Forgiveness, Reconciliation and Healing – for the World!

Andrew Lloyd-Webber and Time Rice wrote the successful musical, ‘Joseph and his Technicolour Dreamcoat’.  It is the ancient story of Jacob (who became Israel), Joseph and their family as told through the song and a modern interpretation.  The biblical story is a maze of convoluted family interactions that captures the nuances and challenges of life together.  There is the doting father who holds Joseph as the favourite son and lavishes him with the precious coloured coat.  His other sons feel the pain of rejection or being secondary in the familial relationship.  They get the harder work, the prejudice and feel envy.  This envy and hatred towards their brother is exacerbated when he exhibits sheer arrogance and egotistical behaviour.  He flaunts his favoured status before them.  He has a unique talent in dreaming and interpreting dreams, although it comes across early as mere arrogance and patronising put-downs towards his brothers.  He elevates himself above them and they feel increasing anger and hatred.

At an opportune time, the brothers were working away from home and Joseph is sent to check up that all is well. His brothers saw him coming and plotted to kill him, though the oldest brother intervened and spared his life.  They locked him away and sold him to slave-traders heading for Egypt.  They tricked their father by dipping the coat in goat’s blood and returning it to their father who believed his beloved son to have been killed by a wild animal.  Life went on.

In Egypt, Joseph’s life spiralled down from comfortable favouritism at home to being imprisoned on false charges.  Life was grim.  Through his downslide and impoverishment, Joseph seems to have metamorphosed from arrogant, egotistical boy with affectations, to a more humble, vulnerable maturing young man who realised he wasn’t so great after all.

It was his ability to interpret dreams that finally got him out of prison when Pharaoh had a troubling dream.  Joseph was able to tell the Pharaoh that famine was coming; after 7 good years there would be 7 bad years.  Pharaoh put him in charge of the program to store enough food for the hard times.  When the bad times arrived, so did his brothers – eventually.  They like many others came to Egypt in search of food.  Joseph recognised them and played with them.  He challenged them, tricked them, tested them and caused not a small amount of grief for them and their father.  Joseph seems to have had a mixture of anger and vengeance, along with a desire to see who these men had become.  Ultimately, he realised that they were different, and they were his brothers and he yearned to be reunited.  He revealed who he was and allayed their fears when they thought he was going to destroy them.  There was reconciliation and he brought his family to Egypt to save them from the famine.  (This story will be re-visited by Matthew in the New Testament when he tells of another Joseph hearing God through dreams at Jesus conception and birth and then travels to Egypt with his family to save them).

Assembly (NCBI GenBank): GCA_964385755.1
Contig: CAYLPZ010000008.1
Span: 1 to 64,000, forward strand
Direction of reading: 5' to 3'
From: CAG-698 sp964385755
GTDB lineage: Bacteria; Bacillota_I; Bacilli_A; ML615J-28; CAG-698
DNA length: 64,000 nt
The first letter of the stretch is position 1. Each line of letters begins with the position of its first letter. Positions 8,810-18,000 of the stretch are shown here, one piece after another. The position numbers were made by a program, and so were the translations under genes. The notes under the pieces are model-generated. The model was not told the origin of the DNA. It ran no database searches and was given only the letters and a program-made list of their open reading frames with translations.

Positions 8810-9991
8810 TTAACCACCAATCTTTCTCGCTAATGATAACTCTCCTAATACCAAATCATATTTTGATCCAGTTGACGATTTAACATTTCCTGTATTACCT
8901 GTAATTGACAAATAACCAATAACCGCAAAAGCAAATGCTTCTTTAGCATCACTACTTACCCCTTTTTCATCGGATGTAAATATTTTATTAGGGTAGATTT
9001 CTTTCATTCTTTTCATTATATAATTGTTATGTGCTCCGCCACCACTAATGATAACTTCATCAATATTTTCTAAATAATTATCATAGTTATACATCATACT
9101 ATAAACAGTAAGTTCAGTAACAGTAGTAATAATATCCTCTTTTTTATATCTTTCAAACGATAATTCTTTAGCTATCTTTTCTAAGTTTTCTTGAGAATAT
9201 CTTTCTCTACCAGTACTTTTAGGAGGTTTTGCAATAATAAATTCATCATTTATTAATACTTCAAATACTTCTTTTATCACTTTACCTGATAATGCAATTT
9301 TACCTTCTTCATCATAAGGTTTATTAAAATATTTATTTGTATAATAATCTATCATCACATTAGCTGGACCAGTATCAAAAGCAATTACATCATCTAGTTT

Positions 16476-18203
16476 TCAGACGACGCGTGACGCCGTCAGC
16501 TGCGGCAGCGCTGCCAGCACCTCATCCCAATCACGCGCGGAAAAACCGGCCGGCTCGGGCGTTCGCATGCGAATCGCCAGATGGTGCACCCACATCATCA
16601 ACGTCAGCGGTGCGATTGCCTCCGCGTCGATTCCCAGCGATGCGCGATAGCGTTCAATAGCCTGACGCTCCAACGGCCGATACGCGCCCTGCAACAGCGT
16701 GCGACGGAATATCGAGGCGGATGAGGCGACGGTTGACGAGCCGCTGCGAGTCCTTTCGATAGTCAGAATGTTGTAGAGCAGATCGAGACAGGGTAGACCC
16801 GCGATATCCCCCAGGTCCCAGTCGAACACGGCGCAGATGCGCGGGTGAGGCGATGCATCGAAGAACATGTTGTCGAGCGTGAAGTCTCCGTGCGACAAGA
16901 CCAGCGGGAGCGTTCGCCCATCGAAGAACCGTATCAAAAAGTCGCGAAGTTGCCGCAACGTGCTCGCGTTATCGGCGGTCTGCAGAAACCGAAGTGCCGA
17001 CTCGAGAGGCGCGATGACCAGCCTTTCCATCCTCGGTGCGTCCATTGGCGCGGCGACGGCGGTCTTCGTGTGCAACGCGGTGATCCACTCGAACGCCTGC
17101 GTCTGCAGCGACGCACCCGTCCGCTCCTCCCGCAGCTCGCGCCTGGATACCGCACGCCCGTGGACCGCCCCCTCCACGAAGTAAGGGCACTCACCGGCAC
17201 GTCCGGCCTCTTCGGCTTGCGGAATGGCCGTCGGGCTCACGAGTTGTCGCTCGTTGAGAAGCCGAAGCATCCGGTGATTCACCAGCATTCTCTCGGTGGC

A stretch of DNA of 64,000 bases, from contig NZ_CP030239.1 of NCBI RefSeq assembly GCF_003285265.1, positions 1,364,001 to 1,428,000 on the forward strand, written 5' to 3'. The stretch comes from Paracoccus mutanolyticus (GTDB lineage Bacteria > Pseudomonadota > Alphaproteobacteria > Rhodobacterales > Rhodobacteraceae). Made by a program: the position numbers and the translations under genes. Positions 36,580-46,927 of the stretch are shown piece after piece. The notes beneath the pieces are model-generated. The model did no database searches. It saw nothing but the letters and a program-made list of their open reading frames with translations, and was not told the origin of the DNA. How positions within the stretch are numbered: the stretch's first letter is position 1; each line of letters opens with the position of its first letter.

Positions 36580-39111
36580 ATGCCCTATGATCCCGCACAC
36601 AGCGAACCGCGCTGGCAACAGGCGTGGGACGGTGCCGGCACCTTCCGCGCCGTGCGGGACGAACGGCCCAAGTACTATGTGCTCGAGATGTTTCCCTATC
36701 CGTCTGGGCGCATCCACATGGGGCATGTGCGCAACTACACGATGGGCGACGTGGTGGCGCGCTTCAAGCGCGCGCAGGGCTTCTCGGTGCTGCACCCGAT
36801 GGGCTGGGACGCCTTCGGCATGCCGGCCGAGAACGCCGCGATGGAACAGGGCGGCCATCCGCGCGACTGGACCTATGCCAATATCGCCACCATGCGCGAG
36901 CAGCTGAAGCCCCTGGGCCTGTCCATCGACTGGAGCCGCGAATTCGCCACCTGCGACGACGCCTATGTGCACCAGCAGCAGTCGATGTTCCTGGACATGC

This convoluted story features all the stuff of life.  Most families and communities can identify with some elements of this tale – favouritism, envy, arrogance, egotism, conflict, alienation and separation, hatred, violence, reconciliation, healing, trust, forgiveness…  This is reality, our reality.  The story of Joseph as he moves through arrogant egotism and ambition into vulnerable humility and the recognition that he isn’t able to save himself or do what he thinks he can, is the journey of life into maturity.  We move into a place where our egos are squashed down, and we become humble and open to the world around and other people as equals.  We begin to live with a different outlook and embrace paradox and mystery – especially the ultimate mystery revealed in the Divine.

It is through this journey that Joseph begins to trust and be trustworthy.  Whilst he tests and taunts his brothers, he is ultimately driven to reconciliation through forgiveness.  There is healing within this broken, divided family.  Throughout the story God seems to move in the background using what happens to move things forward.  Joseph and Jacob, who becomes Israel, ultimately understand God’s grace through their story.  God does not make it all happen but works with people and their choices, revealing love, life and grace within their openness.  Joseph cannot hear God’s true voice until he is humble enough to recognise he isn’t ‘God’ or even god-like, until he recognises his own dependence.

This story invites us into a place to ponder our own lives, the choices we make and our journey into a place where we become more humble, vulnerable, and open to grace and love.  In this place we begin to see and feel what is before us – the people, the wonders, the mystery.  We gaze upon the mystery and wonder of God and see glimpses in the shadows of this mysterious hand of grace that holds us and urges us through possibility and potential – even when we resist and choose alternately.

In the Gospel reading this week (Luke 6:27-38), Jesus continues to teach the disciples a most profound and impossible ethic grounded in love rather than hatred and violence.  He invokes an ethic of love towards enemy and doing good to those who oppose us.  The centre-piece of his teaching is the ‘Golden Rule’: ‘Do unto others what you would have them do to you.’  This classic rule appears in similar variants amongst most religions in the world and through history.  We are invited to consider life from another person’s perspective and understand why they do or believe what they do, what makes ‘them, them.’ We are to act out of the perspective that we are all humans with our own hang-ups, strengths and weakness, prejudices… and respond in love that builds up rather than divides and breaks down.  This is difficult!!